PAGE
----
Harney County Highpoint Trip Report
Date: August 17, 2009
Author: Edward Earl
Steens Mtn can be driven to within ½ mile horizontal and 250' vertical of the
summit but is remotely located. I got gas in Burns; at a distance of some 90
miles from the summit, it's still the nearest available, and you should head for
the mountain with a full tank. From Burns I headed 2 miles E on OR-78,
then turned S on OR-205 for 59 miles to Frenchglen, which consists of just a few
houses and a B&B (but no gas, as already mentioned). Just beyond Frenchglen I
turned L (E) on the Steens Mtn Loop. This unpaved but well-graded gravel BLM
tourist road, which is suitable for any street legal vehicle, heads up the very
gentle W slope of the range. After 26 miles I came to a 3-way fork. The L branch
goes just ¼ mile to a parking lot at an overlook near Point 9730, which some say
is a contending summit but most agree that it is 3 feet lower than Point 9733,
which is 3 miles farther S. I visited Point 9730 just to silence the critics.
I then drove the middle branch for 2½ miles until it ends at a parking lot at the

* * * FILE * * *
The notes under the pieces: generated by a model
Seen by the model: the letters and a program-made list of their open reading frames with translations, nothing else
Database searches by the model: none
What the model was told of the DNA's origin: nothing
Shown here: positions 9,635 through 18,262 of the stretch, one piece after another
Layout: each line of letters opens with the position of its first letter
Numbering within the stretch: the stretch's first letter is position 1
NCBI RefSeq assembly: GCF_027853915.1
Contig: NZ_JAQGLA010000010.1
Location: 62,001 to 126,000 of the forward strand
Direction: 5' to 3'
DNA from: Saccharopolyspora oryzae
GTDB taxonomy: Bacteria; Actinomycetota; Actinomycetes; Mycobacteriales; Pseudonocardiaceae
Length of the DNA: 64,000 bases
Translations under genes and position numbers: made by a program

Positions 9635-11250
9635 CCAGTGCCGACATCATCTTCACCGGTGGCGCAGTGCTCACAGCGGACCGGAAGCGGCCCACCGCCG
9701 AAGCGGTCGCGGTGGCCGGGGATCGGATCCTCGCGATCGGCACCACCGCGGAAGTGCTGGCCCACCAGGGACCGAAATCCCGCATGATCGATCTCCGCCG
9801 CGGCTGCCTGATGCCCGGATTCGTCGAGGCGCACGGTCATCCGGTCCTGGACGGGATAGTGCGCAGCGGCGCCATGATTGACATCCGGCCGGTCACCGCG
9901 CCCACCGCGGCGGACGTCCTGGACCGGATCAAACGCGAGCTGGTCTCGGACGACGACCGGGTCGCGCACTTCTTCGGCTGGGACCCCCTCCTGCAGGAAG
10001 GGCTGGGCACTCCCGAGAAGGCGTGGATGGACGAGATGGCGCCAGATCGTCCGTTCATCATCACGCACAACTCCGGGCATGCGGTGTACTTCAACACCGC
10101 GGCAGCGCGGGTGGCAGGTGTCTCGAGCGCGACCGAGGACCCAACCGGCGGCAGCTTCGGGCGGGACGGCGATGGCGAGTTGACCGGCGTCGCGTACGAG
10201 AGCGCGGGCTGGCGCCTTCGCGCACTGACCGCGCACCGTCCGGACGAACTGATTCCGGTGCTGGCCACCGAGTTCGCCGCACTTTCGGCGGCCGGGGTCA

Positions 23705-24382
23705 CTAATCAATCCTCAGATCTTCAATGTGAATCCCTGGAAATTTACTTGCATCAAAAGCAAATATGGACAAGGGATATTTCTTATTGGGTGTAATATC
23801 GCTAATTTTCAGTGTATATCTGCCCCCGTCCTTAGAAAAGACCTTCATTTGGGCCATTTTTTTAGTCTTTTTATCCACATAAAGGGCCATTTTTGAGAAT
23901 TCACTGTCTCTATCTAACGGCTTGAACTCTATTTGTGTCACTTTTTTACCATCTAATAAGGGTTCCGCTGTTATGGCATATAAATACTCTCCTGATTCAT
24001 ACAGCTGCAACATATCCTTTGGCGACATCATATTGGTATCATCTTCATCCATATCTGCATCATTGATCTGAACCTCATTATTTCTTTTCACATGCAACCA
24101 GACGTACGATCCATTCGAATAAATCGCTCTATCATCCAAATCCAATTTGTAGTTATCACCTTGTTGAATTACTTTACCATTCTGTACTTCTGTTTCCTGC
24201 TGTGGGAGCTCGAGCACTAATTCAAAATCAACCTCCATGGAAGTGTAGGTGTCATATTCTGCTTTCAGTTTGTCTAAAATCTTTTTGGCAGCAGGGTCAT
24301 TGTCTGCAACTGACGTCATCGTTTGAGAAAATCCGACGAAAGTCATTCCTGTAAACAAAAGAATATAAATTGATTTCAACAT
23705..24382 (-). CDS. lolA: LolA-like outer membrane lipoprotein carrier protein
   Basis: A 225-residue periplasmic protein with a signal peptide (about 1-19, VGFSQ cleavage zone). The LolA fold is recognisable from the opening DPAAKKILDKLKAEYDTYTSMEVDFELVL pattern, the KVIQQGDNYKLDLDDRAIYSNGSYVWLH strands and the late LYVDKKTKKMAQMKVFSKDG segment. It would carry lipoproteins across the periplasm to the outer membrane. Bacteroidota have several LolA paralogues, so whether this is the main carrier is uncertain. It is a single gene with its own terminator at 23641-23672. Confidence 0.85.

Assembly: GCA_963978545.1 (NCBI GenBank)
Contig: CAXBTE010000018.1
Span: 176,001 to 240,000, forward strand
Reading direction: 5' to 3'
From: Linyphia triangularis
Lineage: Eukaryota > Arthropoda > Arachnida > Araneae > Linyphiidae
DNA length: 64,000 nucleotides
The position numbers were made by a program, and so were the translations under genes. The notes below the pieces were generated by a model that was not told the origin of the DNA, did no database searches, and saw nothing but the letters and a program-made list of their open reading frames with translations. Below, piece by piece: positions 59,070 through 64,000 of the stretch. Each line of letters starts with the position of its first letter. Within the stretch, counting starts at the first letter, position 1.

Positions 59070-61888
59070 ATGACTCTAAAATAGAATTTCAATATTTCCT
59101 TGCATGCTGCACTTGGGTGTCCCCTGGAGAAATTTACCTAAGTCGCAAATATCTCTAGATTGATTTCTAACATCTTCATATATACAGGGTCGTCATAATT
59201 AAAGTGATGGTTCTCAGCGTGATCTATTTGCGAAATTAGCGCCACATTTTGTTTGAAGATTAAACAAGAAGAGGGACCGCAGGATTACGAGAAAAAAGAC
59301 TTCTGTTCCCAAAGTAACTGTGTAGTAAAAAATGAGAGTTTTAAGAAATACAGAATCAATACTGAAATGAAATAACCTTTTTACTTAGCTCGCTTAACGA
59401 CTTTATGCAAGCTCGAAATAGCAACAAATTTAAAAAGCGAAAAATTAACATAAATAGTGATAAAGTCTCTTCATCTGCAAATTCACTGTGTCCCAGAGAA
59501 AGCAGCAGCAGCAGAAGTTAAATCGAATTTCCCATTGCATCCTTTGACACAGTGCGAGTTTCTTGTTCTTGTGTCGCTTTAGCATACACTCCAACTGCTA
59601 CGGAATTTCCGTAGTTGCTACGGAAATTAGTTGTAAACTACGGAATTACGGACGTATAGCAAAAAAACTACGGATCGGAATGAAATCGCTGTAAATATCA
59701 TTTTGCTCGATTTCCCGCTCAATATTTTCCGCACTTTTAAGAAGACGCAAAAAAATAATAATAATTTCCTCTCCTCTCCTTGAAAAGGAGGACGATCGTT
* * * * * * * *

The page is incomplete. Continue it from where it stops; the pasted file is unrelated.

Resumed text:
9500' saddle about ½ mile N of Point 9733. At this point the road is gated;
the remaining ½ mile would require 4WD to drive, but it makes a nice hike.
Not satisfied with a 250' gain on a peak with over 4000' prominence, I saw a
trail that heads downhill to the W, so I decided to Earlize on this trail,
which briefly levels out at a junction after losing a little over 100' elevation.
The L branch of the junction heads S to Wildhorse Lake at 8400', a scenic lake
surrounded by meadows in a bowl about 1000' below me. I hiked down to the lake.
Since I'm fond of loop trips, I climbed to the summit of Steens not by
reascending the trail, but by scrambling cross-country up a broad, ill-defined
but easily followable ridge to the E. A little under 9000', I turned N up the
similarly ill-defined but easily followable ridge S of the HP. The cross-country
trek is mostly on grass, with an few easy class 2 lava boulders. The summit has
a few radio towers and a register. I descended back to my truck via the gated road.
It was a nice loop hike, requiring about 2½ hours total.
Shame on everyone who tried to tell me that Earlizing Steens Mtn is a
questionable proposition (and there were several such folks). The peak is nicely
Earlizable on a established trail that's mostly in a wilderness area. Even if
the trail weren't there, there are still good cross-country opportunities for
Earlization that would make a quality recreational experience. The mountain
deserves better than to be hiked a mere ½ mile and 250' gain from car to summit.